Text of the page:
Sometimes, if you wait patiently, a great one-liner will deliver itself unto you unasked: "Oshkosh Truck (NYSE: OSK) reported its first fiscal quarter 2008 earnings on Friday. The results were so embarrassing, the company promptly changed its name."

Thank you
Seriously, I ought to send the management of newly monikered "Oshkosh Corporation" a thank-you note for that one. It did everything but wrap that line up for me with a bow. But there's just one problem: That zinger's entirely misleading.

Don't be shy
In truth, Oshkosh had nothing to be embarrassed about last week. The company met profit projections, earning $0.50 per share on $1.5 billion in revenue. While investors seem disappointed with Q2 guidance, which undershot Wall Street's target, management held firm on its full-year guidance. It's promising something in the neighborhood of $4.25 per share, or 19% growth, year over year.

To sum up, Oshkosh performed just fine in Q1, may slump a bit in Q2, but expects to pull out of the slump by year-end. Call me a Fool, but that hardly seems to justify slicing around 9% off Oshkosh's market cap.

Take a bow
Far from running away from their name, I think management here deserves a round of applause. Attentive Fool readers -- especially those following developments in the MRAP race at General Dynamics (NYSE: GD), Force Protection (Nasdaq: FRPT), and BAE -- may recall that I recently chastised a supplier to these worthies for its too-sunny view of the economy.

Discussing a share-buyback plan announced by Spartan Motors (Nasdaq: SPAR) last month, I quoted Spartan CEO John Sztykiel: "Emergency-rescue vehicles must still respond to calls for help every 20 seconds, regardless of the economy." Therefore, his company's business building chassis for such vehicles would do just fine going forward. I responded that with the housing crash cutting deeply into municipal tax bases across the country, municipalities would quite likely "cut back on, or at least delay, fire engine purchases until their tax bases shore up."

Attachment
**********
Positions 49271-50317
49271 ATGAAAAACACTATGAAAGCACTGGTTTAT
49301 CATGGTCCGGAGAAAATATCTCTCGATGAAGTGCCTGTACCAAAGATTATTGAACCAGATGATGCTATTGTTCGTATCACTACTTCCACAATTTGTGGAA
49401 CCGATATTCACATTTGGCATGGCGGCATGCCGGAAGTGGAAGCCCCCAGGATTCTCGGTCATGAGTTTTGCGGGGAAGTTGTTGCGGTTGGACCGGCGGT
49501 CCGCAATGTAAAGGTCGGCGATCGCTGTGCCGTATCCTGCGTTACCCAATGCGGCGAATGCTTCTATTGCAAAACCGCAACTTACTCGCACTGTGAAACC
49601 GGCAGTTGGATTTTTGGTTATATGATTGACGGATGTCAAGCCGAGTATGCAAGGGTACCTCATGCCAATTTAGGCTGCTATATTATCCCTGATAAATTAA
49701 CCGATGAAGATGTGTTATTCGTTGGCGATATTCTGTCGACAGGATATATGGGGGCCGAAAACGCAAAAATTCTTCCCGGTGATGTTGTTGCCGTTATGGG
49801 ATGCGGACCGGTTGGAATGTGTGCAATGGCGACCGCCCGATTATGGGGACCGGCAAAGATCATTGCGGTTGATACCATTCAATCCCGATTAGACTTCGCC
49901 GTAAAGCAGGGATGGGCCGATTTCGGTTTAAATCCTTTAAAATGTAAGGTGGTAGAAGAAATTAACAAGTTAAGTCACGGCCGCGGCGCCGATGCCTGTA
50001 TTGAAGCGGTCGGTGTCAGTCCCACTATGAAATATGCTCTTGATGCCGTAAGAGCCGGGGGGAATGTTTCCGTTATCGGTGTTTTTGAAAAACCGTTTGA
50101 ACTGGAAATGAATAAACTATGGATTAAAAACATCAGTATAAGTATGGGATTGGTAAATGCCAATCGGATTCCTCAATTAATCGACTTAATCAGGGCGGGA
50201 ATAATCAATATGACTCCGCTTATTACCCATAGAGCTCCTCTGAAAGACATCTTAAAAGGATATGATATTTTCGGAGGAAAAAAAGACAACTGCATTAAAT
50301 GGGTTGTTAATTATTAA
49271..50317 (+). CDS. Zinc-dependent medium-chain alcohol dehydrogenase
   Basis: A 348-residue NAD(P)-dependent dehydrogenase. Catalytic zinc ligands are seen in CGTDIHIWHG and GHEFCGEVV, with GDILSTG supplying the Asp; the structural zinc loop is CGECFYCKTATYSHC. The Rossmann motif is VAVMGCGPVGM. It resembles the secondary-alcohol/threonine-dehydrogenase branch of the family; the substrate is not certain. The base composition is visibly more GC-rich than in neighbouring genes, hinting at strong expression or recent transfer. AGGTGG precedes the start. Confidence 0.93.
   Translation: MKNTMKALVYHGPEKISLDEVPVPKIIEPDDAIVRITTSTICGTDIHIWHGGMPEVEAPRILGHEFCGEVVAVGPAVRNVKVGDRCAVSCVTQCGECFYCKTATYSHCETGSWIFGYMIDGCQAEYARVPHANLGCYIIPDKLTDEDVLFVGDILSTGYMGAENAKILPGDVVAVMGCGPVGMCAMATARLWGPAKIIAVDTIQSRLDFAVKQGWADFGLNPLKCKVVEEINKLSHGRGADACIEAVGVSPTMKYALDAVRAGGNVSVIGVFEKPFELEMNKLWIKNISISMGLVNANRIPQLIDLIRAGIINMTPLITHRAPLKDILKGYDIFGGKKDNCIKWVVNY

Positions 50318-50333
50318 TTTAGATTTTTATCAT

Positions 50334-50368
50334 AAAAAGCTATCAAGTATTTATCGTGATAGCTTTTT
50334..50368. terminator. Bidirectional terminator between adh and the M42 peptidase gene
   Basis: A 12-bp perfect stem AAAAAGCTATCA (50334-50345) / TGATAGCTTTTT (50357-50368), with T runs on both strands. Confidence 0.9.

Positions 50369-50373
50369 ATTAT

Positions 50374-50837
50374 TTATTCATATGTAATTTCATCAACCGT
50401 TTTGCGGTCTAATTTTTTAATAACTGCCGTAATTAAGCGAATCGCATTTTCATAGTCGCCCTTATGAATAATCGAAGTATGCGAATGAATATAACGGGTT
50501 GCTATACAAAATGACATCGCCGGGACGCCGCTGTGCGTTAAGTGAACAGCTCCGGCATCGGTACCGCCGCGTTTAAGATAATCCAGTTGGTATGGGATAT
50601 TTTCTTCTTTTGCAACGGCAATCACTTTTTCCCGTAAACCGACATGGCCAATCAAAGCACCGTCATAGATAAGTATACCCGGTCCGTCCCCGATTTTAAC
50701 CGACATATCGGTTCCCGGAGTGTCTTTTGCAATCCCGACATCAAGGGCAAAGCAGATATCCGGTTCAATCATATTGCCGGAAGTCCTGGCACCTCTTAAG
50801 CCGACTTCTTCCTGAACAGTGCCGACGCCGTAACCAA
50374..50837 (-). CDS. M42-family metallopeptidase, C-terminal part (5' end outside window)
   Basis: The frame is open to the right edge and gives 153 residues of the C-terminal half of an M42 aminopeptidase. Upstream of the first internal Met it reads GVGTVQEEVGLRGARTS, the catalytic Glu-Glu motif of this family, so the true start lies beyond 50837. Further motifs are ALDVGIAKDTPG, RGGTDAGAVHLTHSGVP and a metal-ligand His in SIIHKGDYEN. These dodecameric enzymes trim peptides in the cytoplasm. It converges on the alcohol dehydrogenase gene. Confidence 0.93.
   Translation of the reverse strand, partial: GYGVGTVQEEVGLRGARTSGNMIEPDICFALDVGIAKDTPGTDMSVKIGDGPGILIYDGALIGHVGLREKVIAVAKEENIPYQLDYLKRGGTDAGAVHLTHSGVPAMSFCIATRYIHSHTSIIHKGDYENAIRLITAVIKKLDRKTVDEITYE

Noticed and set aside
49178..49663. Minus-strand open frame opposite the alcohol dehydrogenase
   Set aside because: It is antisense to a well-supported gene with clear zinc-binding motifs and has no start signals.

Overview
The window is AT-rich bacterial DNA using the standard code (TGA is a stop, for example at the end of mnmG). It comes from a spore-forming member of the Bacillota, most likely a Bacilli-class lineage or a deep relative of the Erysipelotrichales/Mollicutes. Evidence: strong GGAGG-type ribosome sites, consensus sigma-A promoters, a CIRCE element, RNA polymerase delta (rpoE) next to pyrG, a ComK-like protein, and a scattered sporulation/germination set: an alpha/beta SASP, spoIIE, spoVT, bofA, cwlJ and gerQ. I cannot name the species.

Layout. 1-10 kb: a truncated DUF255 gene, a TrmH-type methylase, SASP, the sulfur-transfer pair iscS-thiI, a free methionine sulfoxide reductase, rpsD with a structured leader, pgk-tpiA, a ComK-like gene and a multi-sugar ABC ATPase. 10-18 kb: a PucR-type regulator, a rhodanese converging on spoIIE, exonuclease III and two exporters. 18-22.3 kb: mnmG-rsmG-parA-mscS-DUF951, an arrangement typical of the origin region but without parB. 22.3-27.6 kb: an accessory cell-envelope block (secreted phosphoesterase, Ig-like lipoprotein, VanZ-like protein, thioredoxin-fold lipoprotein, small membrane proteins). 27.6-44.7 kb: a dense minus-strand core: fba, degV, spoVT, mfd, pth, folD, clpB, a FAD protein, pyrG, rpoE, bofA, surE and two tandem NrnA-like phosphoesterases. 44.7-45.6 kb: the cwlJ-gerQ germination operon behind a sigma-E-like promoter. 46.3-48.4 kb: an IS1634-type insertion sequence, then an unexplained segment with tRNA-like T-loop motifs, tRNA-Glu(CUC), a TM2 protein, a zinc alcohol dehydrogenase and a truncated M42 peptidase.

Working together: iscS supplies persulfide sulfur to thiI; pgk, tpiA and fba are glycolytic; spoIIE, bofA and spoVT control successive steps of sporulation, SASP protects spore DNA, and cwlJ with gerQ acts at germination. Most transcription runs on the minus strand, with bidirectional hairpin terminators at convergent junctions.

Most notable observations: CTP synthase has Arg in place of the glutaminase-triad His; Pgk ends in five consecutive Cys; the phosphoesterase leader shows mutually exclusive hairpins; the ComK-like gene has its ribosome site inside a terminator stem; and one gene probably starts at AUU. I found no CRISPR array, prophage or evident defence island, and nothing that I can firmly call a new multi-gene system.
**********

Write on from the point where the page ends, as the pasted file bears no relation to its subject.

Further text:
Oshkosh's thoughts exactly. Contrast Sztykiel's sunny optimism with Oshkosh CEO Robert Bohn's stark realism: "We believe that current weaker municipal spending ... will continue to impact near term order activity for the fire apparatus market." The way I look at it, this is bad news for Oshkosh, but good news for its investors. They've got a CEO who tells it to them straight.

Psst! Buddy! Wanna buy some shares?
As I implied above, the Spartan Motors column focused on that company's plan to buy back a quarter-billion shares. Last week, I argued that Oshkosh should likewise be buying back shares. Not hiking dividends (it's already got a leg up over rival Terex (NYSE: TEX), which pays no dividend at all.) Not paying down debt in an era of falling interest rates, where debt is cheap and getting cheaper. But buying back shares. Here's why.

When last I wrote about Oshkosh, the stock was selling for just 11 times trailing free cash flow. Today, after the company met estimates in fiscal Q1 2008, and promised to meet them for the full year, the stock sells for -- better sit down for this -- a mere 7.5 times its trailing free cash flow. For a company that analysts think will grow at 22% per year over the next half-decade, that seems like a steal of a deal.

With one caveat
I know what you're thinking: Oshkosh's price-to-free cash flow ratio is a bit misleading. The company's 2006 purchase of JLG Industries left it with debt almost equal to its market cap, so conservative investors should really value this company based on its enterprise value-to-free cash flow. (That is what you were thinking, right?)

Well, fine. By that metric, you're looking at a 15 EV/FCF stock, again projected to grow at 22%. That's still a bargain. Now throw in the potential that Oshkosh could win MRAP II business from its partnership with Ceradyne (Nasdaq: CRDN), or the even bigger profits Oshkosh could reap if its bid to build the Army's next-generation Humvee in conjunction with Northrop Grumman (NYSE: NOC) succeeds. Neither of those possibilities seems to be priced into the stock today, essentially giving you a free call option on any resulting profits, should Oshkosh pull off a surprise victory.

Foolish takeaway
With a stock that's objectively cheap today, and potentially much cheaper tomorrow (if either of its two defense contracting bids pans out), Oshkosh looks to this Fool like a clear-cut buy. And to put my reputation where my mouth is, I'm going over to Motley Fool CAPS right now to rate Oshkosh an outperformer. Watch me do it.

Fool contributor Rich Smith owns shares of Force Protection and Ceradyne. Force Protection is a Motley Fool Rule Breakers selection. The Motley Fool has a disclosure policy.